Agatha Christie is my all-time favorite author. I was first exposed to her work in middle school through the summer reading assignment of Murder on the Orient Express, which I adored. I then proceeded to tackle pretty much every book by her that I could get my hands on. My favorites are Orient Express (you never forget your first love), The Murder of Roger Aykroyd, and And Then There Were None, which has a brilliant ending that has you throwing down the book emphatically when the red herring is finally revealed.

But wait! What’s a red herring? I’m so glad you asked.

Red Herring

Photo by Nicolas Alejandro (creative commons). Modified by The Write Practice.

Definition and Origins of Red Herring

Red herrings are staples of the mystery and suspense genres, but they also can pop up in myriad other works and genres. What is a red herring? Here’s a good working definition:

A red herring is a clue that takes the reader and/or characters in the wrong direction.

The term has its origins in the training for hunting dogs. Usually when a dog was tracking a scent, it wasn’t the only scent competing for the dog’s attention. Since fish have a distinct and powerful odor, they were sometimes used to train the dogs to stick to the scent they were tracking when their doggie instincts were telling them that something else smells much more interesting. When the dog followed the fish scent, the dog had followed a red herring (or sardines; trainers probably weren’t too picky).

Examples of Red Herrings in Film and Literature

Red herrings are all over the place in literature and film. LOST is full of them, The Killing is a study in them, Agatha Christie was the queen of them in the mystery genre, and the Harry Potter series sees every possible red herring/not red herring combination there is.

But how do you create a good red herring?

A good red herring should weave easily into the details of the story. For example, in Legally Blonde, Reese Witherspoon’s character Elle Woods is working a trial defending Brooke Wyndham, who is accused of killing her husband. She can’t give an alibi, and her stepdaughter has told an eyewitness account of Brooke standing over the dead body with gun in hand, so it looks pretty bad for Brooke. However, when Elle goes to see Brooke on a solo prison visit, Brooke (a commercial fitness guru) reveals that on the day of the murder, she was having liposuction. This information would destroy her career if it got out, so she chooses to keep mum, even though she has an alibi for the murder.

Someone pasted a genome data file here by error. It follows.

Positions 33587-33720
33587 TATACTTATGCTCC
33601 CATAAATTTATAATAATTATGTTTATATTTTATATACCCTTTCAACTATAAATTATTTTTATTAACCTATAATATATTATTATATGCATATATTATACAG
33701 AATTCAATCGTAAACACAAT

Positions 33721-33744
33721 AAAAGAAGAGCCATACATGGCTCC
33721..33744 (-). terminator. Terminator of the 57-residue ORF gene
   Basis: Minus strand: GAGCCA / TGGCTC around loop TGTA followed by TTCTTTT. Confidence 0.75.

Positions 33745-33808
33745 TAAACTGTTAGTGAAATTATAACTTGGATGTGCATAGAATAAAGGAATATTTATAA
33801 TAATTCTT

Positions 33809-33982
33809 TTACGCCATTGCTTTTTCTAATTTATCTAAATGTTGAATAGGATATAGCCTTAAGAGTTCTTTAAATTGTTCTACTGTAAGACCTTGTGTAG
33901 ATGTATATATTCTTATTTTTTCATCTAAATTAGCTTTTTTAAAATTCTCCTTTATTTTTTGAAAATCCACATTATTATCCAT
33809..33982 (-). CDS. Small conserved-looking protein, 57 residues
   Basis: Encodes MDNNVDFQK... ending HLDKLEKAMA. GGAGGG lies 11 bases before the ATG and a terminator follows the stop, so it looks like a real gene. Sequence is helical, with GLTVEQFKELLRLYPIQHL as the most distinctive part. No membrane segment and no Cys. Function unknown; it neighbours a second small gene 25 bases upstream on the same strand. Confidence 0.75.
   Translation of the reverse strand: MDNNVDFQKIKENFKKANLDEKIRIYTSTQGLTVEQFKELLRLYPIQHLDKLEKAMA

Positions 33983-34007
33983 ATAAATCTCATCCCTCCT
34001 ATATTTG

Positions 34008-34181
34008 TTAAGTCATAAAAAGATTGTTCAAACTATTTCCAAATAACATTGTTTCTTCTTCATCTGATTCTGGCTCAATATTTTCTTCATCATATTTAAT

As much as you want to avoid the obvious red herring, highly well-read individuals may be so genre savvy that they can identify a red herring as soon as it’s introduced in the story. J.K. Rowling became reader-savvy as a result, and in Harry Potter and the Half-Blood Prince, Harry’s suspicions that Draco Malfoy and Professor Snape are involved in the evildoing are actually proven right in the end. Sometimes it’s okay for the red herring to be the actual right track, as long as your herring isn’t a three-day-old herring that’s stinking to high heaven and making your readers sick.

Have you ever been duped by a red herring? Share in the comments section.

PRACTICE

A group of people are having a dinner party when the host is murdered. Write a brief story where you lead your readers and characters to a red herring. How can you indict the wrong person?

Practice writing a red herring for fifteen minutes. When your time is up, post your practice in the comments section. And if you post, be sure to leave comments for your fellow writers.

Happy writing!

Liz Bureman
Liz Bureman
Liz Bureman has a more-than-healthy interest in proper grammatical structure, accurate spelling, and the underappreciated semicolon. When she's not diagramming sentences and reading blogs about how terribly written the Twilight series is, she edits for the Write Practice, causes trouble in Denver, and plays guitar very slowly and poorly. You can follow her on Twitter (@epbure), where she tweets more about music of the mid-90s than writing.